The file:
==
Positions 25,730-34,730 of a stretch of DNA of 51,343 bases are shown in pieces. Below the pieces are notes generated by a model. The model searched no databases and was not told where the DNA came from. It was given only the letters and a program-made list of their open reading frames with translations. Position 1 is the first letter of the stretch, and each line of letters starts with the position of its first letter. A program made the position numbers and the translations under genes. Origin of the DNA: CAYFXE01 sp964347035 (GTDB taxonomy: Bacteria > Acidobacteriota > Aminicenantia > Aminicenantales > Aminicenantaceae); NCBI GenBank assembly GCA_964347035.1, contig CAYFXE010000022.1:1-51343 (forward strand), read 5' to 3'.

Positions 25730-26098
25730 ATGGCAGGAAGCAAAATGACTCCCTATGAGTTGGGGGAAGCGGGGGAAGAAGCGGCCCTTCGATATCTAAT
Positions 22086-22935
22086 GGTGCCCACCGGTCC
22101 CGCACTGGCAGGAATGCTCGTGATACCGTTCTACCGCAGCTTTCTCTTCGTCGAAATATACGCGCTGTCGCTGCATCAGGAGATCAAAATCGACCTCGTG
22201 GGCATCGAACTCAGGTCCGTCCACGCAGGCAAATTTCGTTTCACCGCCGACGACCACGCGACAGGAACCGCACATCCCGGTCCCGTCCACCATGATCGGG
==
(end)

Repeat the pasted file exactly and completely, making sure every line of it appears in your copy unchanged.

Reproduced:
Positions 25,730-34,730 of a stretch of DNA of 51,343 bases are shown in pieces. Below the pieces are notes generated by a model. The model searched no databases and was not told where the DNA came from. It was given only the letters and a program-made list of their open reading frames with translations. Position 1 is the first letter of the stretch, and each line of letters starts with the position of its first letter. A program made the position numbers and the translations under genes. Origin of the DNA: CAYFXE01 sp964347035 (GTDB taxonomy: Bacteria > Acidobacteriota > Aminicenantia > Aminicenantales > Aminicenantaceae); NCBI GenBank assembly GCA_964347035.1, contig CAYFXE010000022.1:1-51343 (forward strand), read 5' to 3'.

Positions 25730-26098
25730 ATGGCAGGAAGCAAAATGACTCCCTATGAGTTGGGGGAAGCGGGGGAAGAAGCGGCCCTTCGATATCTAAT
Positions 22086-22935
22086 GGTGCCCACCGGTCC
22101 CGCACTGGCAGGAATGCTCGTGATACCGTTCTACCGCAGCTTTCTCTTCGTCGAAATATACGCGCTGTCGCTGCATCAGGAGATCAAAATCGACCTCGTG
22201 GGCATCGAACTCAGGTCCGTCCACGCAGGCAAATTTCGTTTCACCGCCGACGACCACGCGACAGGAACCGCACATCCCGGTCCCGTCCACCATGATCGGG